That goal was met thanks to the community of educators and administrators and led by the Office of Undergraduate Education. Together this group confronted head on the most pressing issues students face in their journey to on-time graduation.
“We also have the Finish in 4 Grants Program, which was started in spring of 2015, in which we assist a student who is about to complete their studies but is confronted with personal matters that prevent it,” President Stanley said. “This fund is in place to help them complete their studies, and to date we have helped 54 students, with a nearly 100 percent graduation rate.”
The increased graduation rate was one of a number of factors that have helped earn Stony Brook accolades on the national stage. This year, Stony Brook saw a surge in its national rankings, showing the greatest gains in the University’s history. Stony Brook was named a Top 40 Public University and a Top 80 University in U.S. News & World Report’s 2018 rankings.
“The increased rankings are fantastic news. No one number defines the quality of a university, but we know that students and parents pay attention to these numbers,” President Stanley said. “I know we’ve had a lot of challenges in the past year, but I think these rankings and the recognition we receive show that people are seeing Stony Brook as a vital, impactful institution that is doing things that other institutions are not — and ultimately, that represents the hard work everyone is putting in.”
The President also highlighted that this winter Stony Brook University Hospital will be cutting multiple ribbons, including for the Medical and Research Translation (MART) building — which will house a new, state-of-the-art Cancer Center — as well as Stony Brook Children’s and Hospital Pavilion, and The Phillips Family Cancer Center in Southampton.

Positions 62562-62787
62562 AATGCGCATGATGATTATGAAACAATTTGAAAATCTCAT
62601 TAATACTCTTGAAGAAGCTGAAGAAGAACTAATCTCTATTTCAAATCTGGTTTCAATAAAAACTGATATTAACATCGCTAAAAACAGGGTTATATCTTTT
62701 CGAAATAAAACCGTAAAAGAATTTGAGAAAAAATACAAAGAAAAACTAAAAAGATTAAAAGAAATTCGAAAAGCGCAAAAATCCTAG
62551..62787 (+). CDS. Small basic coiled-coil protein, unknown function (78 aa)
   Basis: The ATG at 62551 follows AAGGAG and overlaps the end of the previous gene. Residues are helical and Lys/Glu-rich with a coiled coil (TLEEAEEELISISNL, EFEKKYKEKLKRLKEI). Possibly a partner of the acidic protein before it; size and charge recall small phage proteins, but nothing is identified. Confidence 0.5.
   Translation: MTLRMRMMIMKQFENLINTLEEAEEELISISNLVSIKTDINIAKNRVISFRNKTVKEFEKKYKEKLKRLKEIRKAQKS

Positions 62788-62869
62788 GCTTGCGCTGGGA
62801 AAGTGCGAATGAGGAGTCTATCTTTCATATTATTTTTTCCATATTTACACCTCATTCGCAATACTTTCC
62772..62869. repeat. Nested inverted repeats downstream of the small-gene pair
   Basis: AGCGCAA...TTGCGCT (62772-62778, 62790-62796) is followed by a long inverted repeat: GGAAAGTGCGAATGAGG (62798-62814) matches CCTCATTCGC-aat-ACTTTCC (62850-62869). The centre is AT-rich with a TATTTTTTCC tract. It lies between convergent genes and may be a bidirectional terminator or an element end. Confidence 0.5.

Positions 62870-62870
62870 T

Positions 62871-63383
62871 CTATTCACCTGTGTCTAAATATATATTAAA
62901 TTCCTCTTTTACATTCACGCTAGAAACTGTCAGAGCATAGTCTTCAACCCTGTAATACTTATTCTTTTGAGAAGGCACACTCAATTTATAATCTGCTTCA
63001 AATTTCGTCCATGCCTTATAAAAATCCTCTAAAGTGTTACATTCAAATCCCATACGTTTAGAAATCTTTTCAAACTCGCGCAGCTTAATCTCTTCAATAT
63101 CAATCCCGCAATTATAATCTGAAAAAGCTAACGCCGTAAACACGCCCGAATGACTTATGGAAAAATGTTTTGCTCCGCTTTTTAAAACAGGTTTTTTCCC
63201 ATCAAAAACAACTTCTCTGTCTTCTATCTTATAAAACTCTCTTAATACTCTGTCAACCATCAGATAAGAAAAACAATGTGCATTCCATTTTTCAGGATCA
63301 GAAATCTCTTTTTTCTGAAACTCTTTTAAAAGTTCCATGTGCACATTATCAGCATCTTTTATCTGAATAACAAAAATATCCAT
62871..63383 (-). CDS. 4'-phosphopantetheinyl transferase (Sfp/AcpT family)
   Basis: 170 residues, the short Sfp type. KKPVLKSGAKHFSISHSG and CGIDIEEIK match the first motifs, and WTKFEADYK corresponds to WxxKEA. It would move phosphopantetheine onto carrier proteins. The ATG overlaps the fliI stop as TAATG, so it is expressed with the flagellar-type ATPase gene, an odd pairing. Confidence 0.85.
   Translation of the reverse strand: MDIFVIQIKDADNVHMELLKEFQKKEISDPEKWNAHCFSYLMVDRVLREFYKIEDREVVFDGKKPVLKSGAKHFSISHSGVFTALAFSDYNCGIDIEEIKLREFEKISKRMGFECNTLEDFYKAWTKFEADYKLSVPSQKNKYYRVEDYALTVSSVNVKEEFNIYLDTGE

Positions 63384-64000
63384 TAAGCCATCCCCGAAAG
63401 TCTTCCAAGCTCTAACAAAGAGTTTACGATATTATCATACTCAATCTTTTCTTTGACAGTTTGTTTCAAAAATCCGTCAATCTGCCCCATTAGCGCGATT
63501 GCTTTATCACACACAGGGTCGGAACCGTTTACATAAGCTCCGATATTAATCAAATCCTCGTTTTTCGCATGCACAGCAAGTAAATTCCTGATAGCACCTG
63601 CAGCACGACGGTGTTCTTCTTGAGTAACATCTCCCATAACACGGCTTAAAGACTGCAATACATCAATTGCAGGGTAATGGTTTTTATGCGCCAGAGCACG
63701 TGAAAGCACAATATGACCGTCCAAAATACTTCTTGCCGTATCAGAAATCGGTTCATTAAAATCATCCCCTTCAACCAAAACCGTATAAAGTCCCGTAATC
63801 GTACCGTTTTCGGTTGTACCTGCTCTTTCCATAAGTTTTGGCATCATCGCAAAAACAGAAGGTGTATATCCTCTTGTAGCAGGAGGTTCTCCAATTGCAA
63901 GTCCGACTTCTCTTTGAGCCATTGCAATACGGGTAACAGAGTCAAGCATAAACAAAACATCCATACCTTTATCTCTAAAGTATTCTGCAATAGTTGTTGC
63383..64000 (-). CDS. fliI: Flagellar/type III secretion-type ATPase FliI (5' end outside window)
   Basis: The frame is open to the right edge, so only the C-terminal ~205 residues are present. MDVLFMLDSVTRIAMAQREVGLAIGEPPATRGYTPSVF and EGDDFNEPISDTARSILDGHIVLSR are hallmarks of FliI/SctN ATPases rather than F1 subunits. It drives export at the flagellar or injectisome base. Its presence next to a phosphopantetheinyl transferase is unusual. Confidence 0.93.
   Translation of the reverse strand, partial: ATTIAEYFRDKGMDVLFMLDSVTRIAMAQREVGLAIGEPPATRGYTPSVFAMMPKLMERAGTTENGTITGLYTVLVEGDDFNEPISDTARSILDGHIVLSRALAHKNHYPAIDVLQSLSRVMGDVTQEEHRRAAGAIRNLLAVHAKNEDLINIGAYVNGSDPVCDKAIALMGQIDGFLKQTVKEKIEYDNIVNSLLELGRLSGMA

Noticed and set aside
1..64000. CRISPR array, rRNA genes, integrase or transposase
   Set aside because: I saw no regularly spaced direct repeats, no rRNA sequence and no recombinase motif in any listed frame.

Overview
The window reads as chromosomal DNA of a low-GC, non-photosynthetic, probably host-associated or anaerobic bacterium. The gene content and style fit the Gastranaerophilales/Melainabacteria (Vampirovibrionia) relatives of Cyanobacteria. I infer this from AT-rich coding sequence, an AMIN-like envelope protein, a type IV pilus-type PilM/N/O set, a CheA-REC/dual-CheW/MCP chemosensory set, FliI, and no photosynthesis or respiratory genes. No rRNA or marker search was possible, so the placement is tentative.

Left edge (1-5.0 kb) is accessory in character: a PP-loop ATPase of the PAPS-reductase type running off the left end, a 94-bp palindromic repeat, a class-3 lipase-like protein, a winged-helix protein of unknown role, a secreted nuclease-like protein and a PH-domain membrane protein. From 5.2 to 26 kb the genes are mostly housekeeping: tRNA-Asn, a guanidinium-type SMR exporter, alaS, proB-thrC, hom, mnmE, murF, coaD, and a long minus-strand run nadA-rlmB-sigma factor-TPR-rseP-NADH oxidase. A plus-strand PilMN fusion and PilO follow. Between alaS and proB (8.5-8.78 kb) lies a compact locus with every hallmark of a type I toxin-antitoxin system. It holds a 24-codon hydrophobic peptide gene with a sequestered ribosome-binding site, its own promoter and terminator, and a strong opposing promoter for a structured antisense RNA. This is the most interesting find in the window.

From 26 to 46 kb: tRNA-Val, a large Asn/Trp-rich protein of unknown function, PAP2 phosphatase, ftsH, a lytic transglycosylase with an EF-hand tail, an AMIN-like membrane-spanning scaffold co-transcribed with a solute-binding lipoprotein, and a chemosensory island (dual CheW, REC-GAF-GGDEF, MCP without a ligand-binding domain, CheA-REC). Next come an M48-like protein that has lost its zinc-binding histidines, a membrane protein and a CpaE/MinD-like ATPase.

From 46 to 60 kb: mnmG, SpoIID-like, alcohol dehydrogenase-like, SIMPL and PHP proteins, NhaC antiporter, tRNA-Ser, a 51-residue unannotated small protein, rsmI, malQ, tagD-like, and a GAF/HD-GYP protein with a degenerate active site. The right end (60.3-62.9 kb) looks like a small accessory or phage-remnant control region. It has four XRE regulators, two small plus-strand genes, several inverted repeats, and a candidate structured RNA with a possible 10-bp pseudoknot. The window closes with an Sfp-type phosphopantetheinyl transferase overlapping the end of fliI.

As the only medical facility in Suffolk County with a Level 1 trauma center and the only one in Suffolk County with a children’s hospital, Stony Brook Medicine stands out among its peers and is the destination for the best care on Long Island, President Stanley said. There’s more to come, he added.
At the close of his address, President Stanley honored the audience for the daily contributions they make to Stony Brook.
“It’s always gratifying when we are recognized for those goals that are part of our core DNA as a University. I believe that is a great motivator for us to continue to excel in the work that we do,” President Stanley said. “The things I hear from people in the community have the same message: They see us doing things differently — generating scholarship and research that changes the world, increasing our graduation rates and providing advanced healthcare to the region that makes a difference in people’s lives on a daily basis. All of those things represent the hard work and effort you’re putting in, and I look forward to working with you again in this coming year.”
— Melissa Arnold